A Shigella boydii bacteriophage which resembles Salmonella phage ViI
1 Canadian Research Institute for Food Safety, University of Guelph, ON; N1G 2W1, Canada
2 Department of Microbiology, Faculty of Science, Ain Shams University, Abbassia, Cairo, Egypt
3 Laboratory for Foodborne Zoonoses, Public Health Agency of Canada, Guelph, ON; N1G 3W4, Canada
4 Department of Microbiology, Immunology, and Infectiology, Faculty of Medicine, Laval University, Quebec, QC; G1X 4C6, Canada
5 Centre for Vaccine Evaluation, Biologics and Genetic Therapies Directorate, Health Canada, Ottawa, ON; K1A 0K9, Canada
6 Department of Molecular & Cellular Biology, University of Guelph, ON; N1G 2W1, Canada
Virology Journal 2011, 8:242 doi:10.1186/1743-422X-8-242Published: 19 May 2011
Lytic bacteriophages have been applied successfully to control the growth of various foodborne pathogens. Sequencing of their genomes is considered as an important preliminary step to ensure their safety prior to food applications.
The lytic bacteriophage, ΦSboM-AG3, targets the important foodborne pathogen, Shigella. It is morphologically similar to phage ViI of Salmonella enterica serovar Typhi and a series of phages of Acinetobacter calcoaceticus and Rhizobium meliloti. The complete genome of ΦSboM-AG3 was determined to be 158 kb and was terminally redundant and circularly permuted. Two hundred and sixteen open reading frames (ORFs) were identified and annotated, most of which displayed homology to proteins of Salmonella phage ViI. The genome also included four genes specifying tRNAs.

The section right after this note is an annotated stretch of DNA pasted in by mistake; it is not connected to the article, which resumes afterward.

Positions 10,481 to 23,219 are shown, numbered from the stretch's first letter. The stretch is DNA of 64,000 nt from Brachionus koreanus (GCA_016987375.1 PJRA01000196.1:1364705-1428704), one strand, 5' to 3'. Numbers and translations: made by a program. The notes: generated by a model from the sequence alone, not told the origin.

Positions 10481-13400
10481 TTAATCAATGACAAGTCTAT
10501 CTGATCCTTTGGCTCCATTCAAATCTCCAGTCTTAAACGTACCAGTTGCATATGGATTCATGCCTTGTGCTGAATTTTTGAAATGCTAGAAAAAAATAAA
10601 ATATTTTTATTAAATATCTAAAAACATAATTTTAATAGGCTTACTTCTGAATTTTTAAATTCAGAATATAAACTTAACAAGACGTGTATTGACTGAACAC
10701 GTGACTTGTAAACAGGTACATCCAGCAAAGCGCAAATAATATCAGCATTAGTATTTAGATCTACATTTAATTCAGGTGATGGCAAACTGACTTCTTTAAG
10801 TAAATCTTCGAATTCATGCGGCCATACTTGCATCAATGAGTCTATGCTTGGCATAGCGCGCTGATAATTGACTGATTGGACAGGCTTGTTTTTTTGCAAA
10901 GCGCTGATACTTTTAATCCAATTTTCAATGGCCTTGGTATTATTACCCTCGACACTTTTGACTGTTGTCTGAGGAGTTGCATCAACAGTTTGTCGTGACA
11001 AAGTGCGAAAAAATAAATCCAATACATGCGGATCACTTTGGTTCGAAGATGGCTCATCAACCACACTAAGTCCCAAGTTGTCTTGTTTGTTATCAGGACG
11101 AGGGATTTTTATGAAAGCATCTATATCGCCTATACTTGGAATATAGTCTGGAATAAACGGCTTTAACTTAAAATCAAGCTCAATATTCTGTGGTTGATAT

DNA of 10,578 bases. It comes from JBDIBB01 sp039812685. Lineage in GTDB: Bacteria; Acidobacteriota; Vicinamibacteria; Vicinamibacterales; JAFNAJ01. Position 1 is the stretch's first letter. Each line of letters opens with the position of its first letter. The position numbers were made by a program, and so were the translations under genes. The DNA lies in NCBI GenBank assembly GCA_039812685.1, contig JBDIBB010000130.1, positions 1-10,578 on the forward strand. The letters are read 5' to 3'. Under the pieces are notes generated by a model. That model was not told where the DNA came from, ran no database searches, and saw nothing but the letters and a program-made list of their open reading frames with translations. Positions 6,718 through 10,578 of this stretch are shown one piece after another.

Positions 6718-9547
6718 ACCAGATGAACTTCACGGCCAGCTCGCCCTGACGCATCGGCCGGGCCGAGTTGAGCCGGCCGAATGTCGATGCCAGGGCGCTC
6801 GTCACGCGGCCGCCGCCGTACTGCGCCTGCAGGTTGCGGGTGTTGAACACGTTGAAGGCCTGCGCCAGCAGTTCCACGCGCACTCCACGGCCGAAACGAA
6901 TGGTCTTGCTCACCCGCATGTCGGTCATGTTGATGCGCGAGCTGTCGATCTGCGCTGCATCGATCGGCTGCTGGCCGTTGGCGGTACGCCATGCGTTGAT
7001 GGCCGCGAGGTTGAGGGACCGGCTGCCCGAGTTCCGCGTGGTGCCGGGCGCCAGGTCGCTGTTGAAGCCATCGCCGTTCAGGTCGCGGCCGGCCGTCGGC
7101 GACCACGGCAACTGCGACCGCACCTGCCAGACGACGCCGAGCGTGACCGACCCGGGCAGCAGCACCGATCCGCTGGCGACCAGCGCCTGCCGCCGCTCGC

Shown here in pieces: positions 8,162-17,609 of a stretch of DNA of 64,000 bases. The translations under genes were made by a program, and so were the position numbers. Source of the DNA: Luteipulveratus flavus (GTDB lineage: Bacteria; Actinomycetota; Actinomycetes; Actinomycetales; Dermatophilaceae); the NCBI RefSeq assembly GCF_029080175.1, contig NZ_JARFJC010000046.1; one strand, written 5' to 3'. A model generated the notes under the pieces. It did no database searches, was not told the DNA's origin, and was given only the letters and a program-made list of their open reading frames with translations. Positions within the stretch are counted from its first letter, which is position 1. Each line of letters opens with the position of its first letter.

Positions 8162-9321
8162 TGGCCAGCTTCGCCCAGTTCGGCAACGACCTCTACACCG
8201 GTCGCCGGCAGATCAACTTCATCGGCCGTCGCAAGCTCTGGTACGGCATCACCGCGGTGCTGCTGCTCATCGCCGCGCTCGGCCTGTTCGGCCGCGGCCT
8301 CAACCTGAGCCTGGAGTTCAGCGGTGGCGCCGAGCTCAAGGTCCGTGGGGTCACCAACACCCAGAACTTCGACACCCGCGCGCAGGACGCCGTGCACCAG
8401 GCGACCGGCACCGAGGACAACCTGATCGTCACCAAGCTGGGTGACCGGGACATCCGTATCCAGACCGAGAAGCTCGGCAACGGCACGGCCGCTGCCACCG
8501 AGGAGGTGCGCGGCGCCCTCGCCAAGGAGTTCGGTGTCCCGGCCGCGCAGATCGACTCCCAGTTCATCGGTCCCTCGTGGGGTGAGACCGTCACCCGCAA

This is the first time that a Vi-specific phage for Shigella has been described. There is no evidence for the presence of virulence and lysogeny-associated genes. In conclusion, the genome analysis of ΦSboM-AG3 indicates that this phage can be safely used for biocontrol purposes.